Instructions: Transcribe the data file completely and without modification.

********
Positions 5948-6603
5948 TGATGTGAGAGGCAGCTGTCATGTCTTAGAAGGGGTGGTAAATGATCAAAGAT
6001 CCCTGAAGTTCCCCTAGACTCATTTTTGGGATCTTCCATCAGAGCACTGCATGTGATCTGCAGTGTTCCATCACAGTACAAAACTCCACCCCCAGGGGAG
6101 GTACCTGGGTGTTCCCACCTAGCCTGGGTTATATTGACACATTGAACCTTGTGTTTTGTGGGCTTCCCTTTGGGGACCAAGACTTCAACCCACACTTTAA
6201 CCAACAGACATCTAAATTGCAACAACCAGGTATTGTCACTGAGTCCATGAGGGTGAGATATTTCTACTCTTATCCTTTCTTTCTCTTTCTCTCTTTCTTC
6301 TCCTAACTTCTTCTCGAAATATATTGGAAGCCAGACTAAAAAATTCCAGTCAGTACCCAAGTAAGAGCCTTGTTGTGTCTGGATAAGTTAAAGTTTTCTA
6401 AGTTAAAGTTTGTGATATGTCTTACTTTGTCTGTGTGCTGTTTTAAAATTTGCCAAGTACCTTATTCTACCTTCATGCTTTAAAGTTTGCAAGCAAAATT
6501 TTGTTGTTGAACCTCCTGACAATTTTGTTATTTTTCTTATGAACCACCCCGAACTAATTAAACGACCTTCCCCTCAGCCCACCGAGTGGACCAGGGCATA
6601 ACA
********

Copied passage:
Positions 5948-6603
5948 TGATGTGAGAGGCAGCTGTCATGTCTTAGAAGGGGTGGTAAATGATCAAAGAT
6001 CCCTGAAGTTCCCCTAGACTCATTTTTGGGATCTTCCATCAGAGCACTGCATGTGATCTGCAGTGTTCCATCACAGTACAAAACTCCACCCCCAGGGGAG
6101 GTACCTGGGTGTTCCCACCTAGCCTGGGTTATATTGACACATTGAACCTTGTGTTTTGTGGGCTTCCCTTTGGGGACCAAGACTTCAACCCACACTTTAA
6201 CCAACAGACATCTAAATTGCAACAACCAGGTATTGTCACTGAGTCCATGAGGGTGAGATATTTCTACTCTTATCCTTTCTTTCTCTTTCTCTCTTTCTTC
6301 TCCTAACTTCTTCTCGAAATATATTGGAAGCCAGACTAAAAAATTCCAGTCAGTACCCAAGTAAGAGCCTTGTTGTGTCTGGATAAGTTAAAGTTTTCTA
6401 AGTTAAAGTTTGTGATATGTCTTACTTTGTCTGTGTGCTGTTTTAAAATTTGCCAAGTACCTTATTCTACCTTCATGCTTTAAAGTTTGCAAGCAAAATT
6501 TTGTTGTTGAACCTCCTGACAATTTTGTTATTTTTCTTATGAACCACCCCGAACTAATTAAACGACCTTCCCCTCAGCCCACCGAGTGGACCAGGGCATA
6601 ACA